Shiprock (Tsé Bitʼaʼí, "rock with wings") is a 27 million year old volcanic rock formation, designated as a National Natural Landmark, rising 1,583 feet above the desert.
The La Plata Mountains, seen from San Juan County, are a small subrange of the San Juan Mountains in sw Colorado, and includes Hesperus Mountain at 13,332 feet.
Navajo Lake is a 3800 feet long and 400 feet deep reservoir located in northeastern San Juan County, created from a dam completed in 1962.
The San Juan River is a 383 mile long major tributary of the Colorado River and a primary drainage for the Four Corners.
Bisti/De-Na-Zin Wilderness (Bisti Badlands) is a 45,000-acre wilderness area full of rock formations made of sandstone, shale, mudstone, and silt.
The Aztec Ruins National Monument, on 318 acres, consists of dwellings and sacred structures built by Ancient Pueblo Indians in the 12th and 13th Centuries.
Angel Peak Scenic Area is located 15 miles south of Bloomfield in San Juan County, with over 10,000 acres of rugged terrain, badlands and deep canyons.
The eggs and hoodoos in the Bisti Wilderness were formed in sand and silt revealed 73 million years ago when the Western Interior Seaway receded.

Nutrition & Exercise


On the CDC survey with adults, 84% of San Juan County adult residents reported they did not get the daily recommended five or more servings of fruits and vegetables. This is statistically similar to New Mexico.

Among youth, on the 2019 YRRS, three-fourths (76%) of high school students reported they did not get the recommended five or more servings of fruits and vegetables daily, compared to 82% across New Mexico. A similar percentage (72%) reported they did not eat breakfast during the past week.

ADULTS: Do Not Get Rec. Nutrition
5 or more fruits / veg per day.
YOUTH: Do Not Get Rec. Nutrition
5 or more fruits / veg per day.

Race/Ethnicity and Sex

Among adults and youth, patterns of nutrition habits are similar across Races/Ethnicities. Among adults, males are somewhat higher in reporting they do not get the recommended daily allowances; among youth, that pattern is reversed for males and females.

Food Environment

Food security is an indicator of a household’s ability to provide enough food for every person in the household to have an active, healthy life.

Below are the results for 'all ages' and for 'children' from 2019 (the latest county-level data available) from Feed America.

In 2020, New Mexico's rate increased to 16.8% and was ranked 1st in overall food insecurity (compared to a U.S. rate of 11.7% in 2020).


Weight is a significant health factor which can directly contribute to other health problems, such as diabetes and heart disease.

In San Juan County in 2020, 70.7% adults were overweight or obese, as measured by a CDC survey question that asks height and weight, which are then used to calculate Body Mass Index or BMI, an indicator of excess body fat. This is statistically similar to New Mexico's rate of overweight or obese (68.2%) but similar to the U.S. (67.1%).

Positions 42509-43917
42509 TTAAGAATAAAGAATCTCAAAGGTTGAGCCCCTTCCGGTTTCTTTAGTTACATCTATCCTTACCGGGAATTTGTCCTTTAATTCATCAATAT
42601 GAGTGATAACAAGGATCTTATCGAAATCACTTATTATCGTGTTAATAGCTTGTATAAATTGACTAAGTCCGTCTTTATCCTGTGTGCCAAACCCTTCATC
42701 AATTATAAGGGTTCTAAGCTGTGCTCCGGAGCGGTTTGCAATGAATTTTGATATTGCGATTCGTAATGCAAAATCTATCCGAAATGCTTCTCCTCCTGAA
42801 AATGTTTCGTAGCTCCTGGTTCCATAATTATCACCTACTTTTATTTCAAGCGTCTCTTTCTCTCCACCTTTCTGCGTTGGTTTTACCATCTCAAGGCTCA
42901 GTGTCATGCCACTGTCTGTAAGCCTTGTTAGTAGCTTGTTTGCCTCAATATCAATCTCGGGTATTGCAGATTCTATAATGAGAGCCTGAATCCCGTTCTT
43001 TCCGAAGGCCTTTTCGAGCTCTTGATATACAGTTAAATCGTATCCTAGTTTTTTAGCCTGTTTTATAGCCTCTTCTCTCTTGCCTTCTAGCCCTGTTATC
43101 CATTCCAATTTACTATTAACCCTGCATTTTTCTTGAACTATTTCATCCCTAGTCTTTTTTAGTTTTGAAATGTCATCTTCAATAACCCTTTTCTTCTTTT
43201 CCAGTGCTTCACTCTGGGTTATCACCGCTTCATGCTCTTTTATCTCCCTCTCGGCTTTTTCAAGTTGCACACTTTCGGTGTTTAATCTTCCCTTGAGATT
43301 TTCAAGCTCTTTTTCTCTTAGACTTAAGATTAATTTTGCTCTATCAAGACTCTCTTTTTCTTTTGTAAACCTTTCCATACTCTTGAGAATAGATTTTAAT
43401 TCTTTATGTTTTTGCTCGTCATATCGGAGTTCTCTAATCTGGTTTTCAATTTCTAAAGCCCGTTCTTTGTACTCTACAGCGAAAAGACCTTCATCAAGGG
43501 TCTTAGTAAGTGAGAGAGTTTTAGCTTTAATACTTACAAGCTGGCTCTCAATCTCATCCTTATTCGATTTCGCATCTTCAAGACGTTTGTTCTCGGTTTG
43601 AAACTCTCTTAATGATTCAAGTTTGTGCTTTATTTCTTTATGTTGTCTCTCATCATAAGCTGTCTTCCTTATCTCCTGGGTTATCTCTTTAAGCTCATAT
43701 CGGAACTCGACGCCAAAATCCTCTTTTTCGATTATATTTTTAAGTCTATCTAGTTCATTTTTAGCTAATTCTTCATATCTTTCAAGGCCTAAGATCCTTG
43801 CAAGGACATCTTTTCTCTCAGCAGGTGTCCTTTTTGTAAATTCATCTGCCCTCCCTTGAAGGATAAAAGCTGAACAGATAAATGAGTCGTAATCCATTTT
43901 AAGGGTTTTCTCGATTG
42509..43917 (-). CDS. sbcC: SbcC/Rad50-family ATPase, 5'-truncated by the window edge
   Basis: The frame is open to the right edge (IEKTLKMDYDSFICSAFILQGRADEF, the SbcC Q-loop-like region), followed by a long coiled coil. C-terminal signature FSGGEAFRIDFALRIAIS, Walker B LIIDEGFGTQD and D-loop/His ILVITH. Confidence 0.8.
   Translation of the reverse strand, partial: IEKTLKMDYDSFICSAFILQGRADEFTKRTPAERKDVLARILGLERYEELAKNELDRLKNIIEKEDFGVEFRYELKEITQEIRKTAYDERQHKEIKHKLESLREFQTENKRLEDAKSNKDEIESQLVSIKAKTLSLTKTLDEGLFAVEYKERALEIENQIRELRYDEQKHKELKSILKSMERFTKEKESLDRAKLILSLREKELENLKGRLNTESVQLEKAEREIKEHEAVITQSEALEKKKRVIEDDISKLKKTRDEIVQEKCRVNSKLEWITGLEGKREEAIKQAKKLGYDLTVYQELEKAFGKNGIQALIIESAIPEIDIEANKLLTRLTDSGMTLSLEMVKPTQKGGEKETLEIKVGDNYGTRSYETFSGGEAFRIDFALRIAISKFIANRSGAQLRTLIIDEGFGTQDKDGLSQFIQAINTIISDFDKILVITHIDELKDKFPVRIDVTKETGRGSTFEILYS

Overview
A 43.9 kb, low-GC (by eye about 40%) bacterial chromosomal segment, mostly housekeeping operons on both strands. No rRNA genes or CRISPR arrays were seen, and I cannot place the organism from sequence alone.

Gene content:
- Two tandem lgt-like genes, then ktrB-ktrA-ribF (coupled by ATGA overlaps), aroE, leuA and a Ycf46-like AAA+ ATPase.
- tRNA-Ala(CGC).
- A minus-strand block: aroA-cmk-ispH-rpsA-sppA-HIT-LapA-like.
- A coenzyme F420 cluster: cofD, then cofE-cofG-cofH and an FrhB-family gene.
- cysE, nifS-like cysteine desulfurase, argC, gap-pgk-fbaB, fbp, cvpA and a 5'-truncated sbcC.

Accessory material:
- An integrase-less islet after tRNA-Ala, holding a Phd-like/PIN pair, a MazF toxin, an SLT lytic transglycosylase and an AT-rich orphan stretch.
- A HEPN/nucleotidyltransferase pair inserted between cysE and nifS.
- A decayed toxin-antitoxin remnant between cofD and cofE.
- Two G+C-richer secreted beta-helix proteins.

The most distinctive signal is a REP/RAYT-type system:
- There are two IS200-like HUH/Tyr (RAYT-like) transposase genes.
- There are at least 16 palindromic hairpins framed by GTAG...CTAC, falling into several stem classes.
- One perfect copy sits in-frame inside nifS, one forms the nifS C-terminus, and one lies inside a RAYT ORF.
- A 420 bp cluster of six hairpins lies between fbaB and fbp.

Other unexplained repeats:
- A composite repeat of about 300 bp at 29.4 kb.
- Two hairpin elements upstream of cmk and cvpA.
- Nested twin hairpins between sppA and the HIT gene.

Among youth, 33.8% were either overweight or obese, as calculated from reported height and weight (17.7% overweight and 16.0% obese). This is similar to high school students across New Mexico (31.8%). 

By sex, youth rates of overweight/obesity is similar for males and females. Among adults, males have higher rates of being overweight or obese (75.8%) than females (68.5%). 

ADULTS: Overweight or Obese
YOUTH: Overweight or Obese

Weight Trends

Over the last 10 years, weight has remained relatively steady among both youth and adults.

Physical Activity and Exercise

Physical activity is an important health factor that contributes to both physical and mental health.

In 2020, 14.8% of high school aged youth reported "no days" of physical activity or exercise during the previous week, and 26.5% reported physical activity on every day. Girls are more likely than boys to be physically inactive. 

Among adults, 23.1% reported no activity or exercise outside of their work in the past month. Similar to youth, adult women are more likely to be inactive than men.

Youth Data:
Youth Risk and Resiliency Survey (YRRS), NM Dept of Health.
Current (2019) County Report:

Historical YRRS trend data (currently for 2013, 2015 and 2017) from New Mexico's Indicator-Based Information System (NM-IBIS):

National Youth Data: National Youth Risk Behavior Surveillance System (YRBSS). The New Mexico YRRS is part of the YRBSS system of surveys, and is unique in that it adds resiliency questions: 

Adult Data: 
Behavioral Risk Factor Surveillance System (BRFSS), CDC.
Retrieved from New Mexico's Indicator-Based Information System (NM-IBIS). 

Additional information and national data are available from the CDC website: 

Food Insecurity:
Direct Link Data Map, San Juan County -

See the Feeding American website ( for information and additional data.
The Youth Risk and Resiliency Survey (YRRS) is part of the national YRBSS system of surveys and is administered across New Mexico with high school and middle school students in the Fall of odd-numbered years by the New Mexico Dept. of Health in collaboration with school districts and the New Mexico Public Education Dept. It was most recently done in Fall 2019.

The Behavioral Risk Factor Surveillance System (BRFSS) is the Centers for Disease Control (CDC) volunteer telephone survey with adults across the U.S. These data area most readily available from New Mexico's Indicator-Based Information System (NM-IBIS).

Adult BRFSS data above are provided for 2017-2019 average, because these survey data fluctuate from year to year.

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